Working From Home Might Be Ruining My Career, But It’s Absolutely Amazing

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Working From Home Might Be Ruining My Career, But It's Absolutely Amazing

When I was hired three years ago, I never imagined I’d spend my days working from home.

I joined the finance wing of a major midwestern corporation (you’d recognize the name) in 2013. Fresh out of college at the age of 22, I bought three suits and prepared for a life of 9-5s, cubicle bitch-work and mind-numbing commutes through 45 minutes of traffic both ways.

Around 2014, something magical happened. My team was getting reorganized, and during the shuffle my company asked if I would be interested in working from home while they reassigned each team member. They promised that if I didn’t like it I could come back into the office and work from there while I was getting my new assignment. I was allotted $600 for home office supplies and sent merrily on my way.

I quickly realized that the “working from home” schedule was slightly better than its office equivalent. I documented one day last week to show you what it basically looks like:

9:00 a.m. – Work officially starts. Everyone is expected to be at their desks and ready to go. Emails begin flooding in.

9:15 a.m. – My alarm clock goes off. I reach down to the side of my bed and grab my laptop. I turn the email and instant messaging sound to full blast and go back to sleep.

9:22 a.m. – Message comes in about a team meeting at 10.

9:47 a.m. – I open my eyes and grab my computer to check if I missed any messages. I see the meeting message just in time to log-in before it starts.

10:00 a.m. – Meeting commences.

10:04 a.m. – In only my underwear, I stand over my stove and make some scrambled eggs. I tune in and out of the meeting while watching SportsCenter in my kitchen.

10:45 a.m. – Message comes in from my boss about a project he has me working on. I finished the project over a week ago, but he thinks I need at least another week. I send him half the project and tell him it’s coming along nicely. He agrees.

11:00 a.m. – My weird apartment neighbor Daniel comes over and we smoke a bowl. He puts a movie on and falls asleep on my couch.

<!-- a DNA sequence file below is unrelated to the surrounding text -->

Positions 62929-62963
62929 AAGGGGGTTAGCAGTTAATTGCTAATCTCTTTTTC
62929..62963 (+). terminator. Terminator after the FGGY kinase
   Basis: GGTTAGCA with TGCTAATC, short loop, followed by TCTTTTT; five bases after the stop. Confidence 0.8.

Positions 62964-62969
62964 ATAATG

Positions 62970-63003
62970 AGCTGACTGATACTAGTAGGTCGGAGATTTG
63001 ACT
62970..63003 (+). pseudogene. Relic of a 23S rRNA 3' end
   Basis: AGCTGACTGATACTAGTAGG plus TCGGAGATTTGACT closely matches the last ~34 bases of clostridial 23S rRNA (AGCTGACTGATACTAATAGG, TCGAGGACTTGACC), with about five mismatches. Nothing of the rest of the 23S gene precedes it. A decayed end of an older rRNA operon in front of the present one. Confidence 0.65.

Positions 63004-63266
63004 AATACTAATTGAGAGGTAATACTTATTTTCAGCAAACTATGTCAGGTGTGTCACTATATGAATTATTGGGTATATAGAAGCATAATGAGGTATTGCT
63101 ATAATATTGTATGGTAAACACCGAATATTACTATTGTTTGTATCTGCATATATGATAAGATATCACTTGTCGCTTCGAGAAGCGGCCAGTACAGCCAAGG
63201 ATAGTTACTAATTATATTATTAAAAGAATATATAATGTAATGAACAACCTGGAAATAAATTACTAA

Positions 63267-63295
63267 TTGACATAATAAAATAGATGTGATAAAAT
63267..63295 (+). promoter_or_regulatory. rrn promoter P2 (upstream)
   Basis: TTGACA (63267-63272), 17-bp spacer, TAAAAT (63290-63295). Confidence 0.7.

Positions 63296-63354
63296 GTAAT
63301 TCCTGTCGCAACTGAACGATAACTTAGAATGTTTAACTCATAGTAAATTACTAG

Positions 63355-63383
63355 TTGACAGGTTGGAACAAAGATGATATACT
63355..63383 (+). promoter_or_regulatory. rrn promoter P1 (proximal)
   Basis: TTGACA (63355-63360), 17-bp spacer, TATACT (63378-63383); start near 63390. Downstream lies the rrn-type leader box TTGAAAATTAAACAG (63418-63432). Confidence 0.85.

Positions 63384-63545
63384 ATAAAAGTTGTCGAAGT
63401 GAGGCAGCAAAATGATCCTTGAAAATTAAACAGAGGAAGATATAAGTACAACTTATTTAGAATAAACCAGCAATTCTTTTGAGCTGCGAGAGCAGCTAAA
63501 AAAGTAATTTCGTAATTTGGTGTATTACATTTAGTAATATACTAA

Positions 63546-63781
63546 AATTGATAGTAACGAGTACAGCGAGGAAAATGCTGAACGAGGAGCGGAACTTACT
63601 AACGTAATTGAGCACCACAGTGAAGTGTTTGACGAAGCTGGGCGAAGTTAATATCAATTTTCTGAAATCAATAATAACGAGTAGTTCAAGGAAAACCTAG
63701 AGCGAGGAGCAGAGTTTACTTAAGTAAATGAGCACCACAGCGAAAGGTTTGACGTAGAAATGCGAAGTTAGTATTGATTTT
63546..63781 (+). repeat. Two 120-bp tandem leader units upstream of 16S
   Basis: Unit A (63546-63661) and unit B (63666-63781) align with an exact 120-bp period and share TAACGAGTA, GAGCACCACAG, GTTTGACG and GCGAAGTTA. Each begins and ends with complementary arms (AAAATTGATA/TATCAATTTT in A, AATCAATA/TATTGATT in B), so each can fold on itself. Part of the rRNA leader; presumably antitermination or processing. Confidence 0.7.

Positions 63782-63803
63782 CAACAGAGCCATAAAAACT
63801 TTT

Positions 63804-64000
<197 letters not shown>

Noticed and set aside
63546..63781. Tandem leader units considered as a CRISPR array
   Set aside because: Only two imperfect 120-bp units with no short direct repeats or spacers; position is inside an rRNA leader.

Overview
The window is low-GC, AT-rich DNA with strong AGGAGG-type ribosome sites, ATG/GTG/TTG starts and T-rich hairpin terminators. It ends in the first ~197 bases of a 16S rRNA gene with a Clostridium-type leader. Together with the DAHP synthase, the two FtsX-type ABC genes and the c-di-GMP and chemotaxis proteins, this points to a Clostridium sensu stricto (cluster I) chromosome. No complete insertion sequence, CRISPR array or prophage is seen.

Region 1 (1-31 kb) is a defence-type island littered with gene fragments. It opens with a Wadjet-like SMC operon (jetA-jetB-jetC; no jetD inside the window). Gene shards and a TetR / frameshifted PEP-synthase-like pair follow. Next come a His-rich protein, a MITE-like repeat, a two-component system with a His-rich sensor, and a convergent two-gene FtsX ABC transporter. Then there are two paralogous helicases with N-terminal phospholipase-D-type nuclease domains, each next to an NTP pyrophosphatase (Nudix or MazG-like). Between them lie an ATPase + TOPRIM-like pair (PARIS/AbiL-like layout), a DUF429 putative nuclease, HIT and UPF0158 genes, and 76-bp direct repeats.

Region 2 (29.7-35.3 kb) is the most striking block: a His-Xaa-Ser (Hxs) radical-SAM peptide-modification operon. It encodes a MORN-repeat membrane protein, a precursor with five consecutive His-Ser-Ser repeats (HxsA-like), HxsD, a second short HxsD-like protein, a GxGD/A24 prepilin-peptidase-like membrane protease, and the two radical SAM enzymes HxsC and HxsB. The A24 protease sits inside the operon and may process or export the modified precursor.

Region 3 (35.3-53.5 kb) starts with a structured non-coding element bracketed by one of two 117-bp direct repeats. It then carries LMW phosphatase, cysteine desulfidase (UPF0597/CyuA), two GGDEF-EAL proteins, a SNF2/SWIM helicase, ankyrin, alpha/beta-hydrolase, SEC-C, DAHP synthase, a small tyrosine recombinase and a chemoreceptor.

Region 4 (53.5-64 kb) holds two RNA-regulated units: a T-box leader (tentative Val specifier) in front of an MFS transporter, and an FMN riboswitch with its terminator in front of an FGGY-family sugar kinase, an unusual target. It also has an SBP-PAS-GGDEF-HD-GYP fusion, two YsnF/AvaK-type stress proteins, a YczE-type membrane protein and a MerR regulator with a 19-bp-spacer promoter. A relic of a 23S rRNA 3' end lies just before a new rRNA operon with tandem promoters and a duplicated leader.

11:35 a.m. – I put on a shirt.

11:45 a.m. – Team check-in before lunch. I send a message to everybody with a funny .gif attached. I receive four smiley faces in return.

12:00 p.m. – Lunch time.

12:08 p.m. – My roommate and I go across the street to play tennis.

1:00 p.m. – Lunch is over, work starts again with meetings beginning in 30 minutes.

1:05 p.m. – I go pick-up lunch at Jersey Mike’s.

1:30 p.m. – I log-in for our afternoon meeting and realize it’s a bigger call than I anticipated. The chances of me having to say anything have now dropped from slim to none. I mute myself, put the call on my stereo and get in the shower.

2:00 p.m – My boss asks me if I would be interested in going on a business trip to Denver next week. I respectfully decline.

2:40 p.m. – My WiFi is out, but because my home office budget is $600, I’ve purchased the most expensive Time Warner Cable service. My phone call is answered directly by Sarah, who I talk to at least once a week. She fixes the problem within minutes.

3:00 p.m – Last call of the afternoon, which is perfect because it comes during my afternoon nap.

3:45 p.m. – I sit down at my desk for the second time of the day and do about 45 minutes of real work.

4:30 p.m – It’s quitting time, so I send my boss a progress report on my projects. He lives in New York and leaves work at 5, but I live in the middle of the country an hour behind him. To my boss, it looks like I am working late.

This is basically every day for me. Human interactions are minimal, but that is something you learn to appreciate when you’re still in bed getting paid at 10 a.m. on a Tuesday.

If you’re constantly looking for promotions and believe you’ll be with the same company for the rest of your life like some sort of corporate drone, this strategy isn’t for you. I’m not particularly ambitious. My goal in this company is not to advance, but to disappear.

In a perfect world, I start slowly diminishing contact with all of my co-workers and superiors, but give just enough so they think I am still an essential employee. If by 2016 I am completely forgotten about but still have my biweekly paycheck coming in–this strategy will prove to be a major success. I will rake in the benefits until my eventual termination during the next inevitable recession.

A lot of people will tell you working from home sucks. They are wrong. Working from home is amazing if you’re young, single and live in a place where you already have a lot of friends.  Never let anyone tell you otherwise.

Now, if you’d excuse me, it’s almost time for my Monday afternoon meeting with Game of Thrones.

Image via Shutterstock

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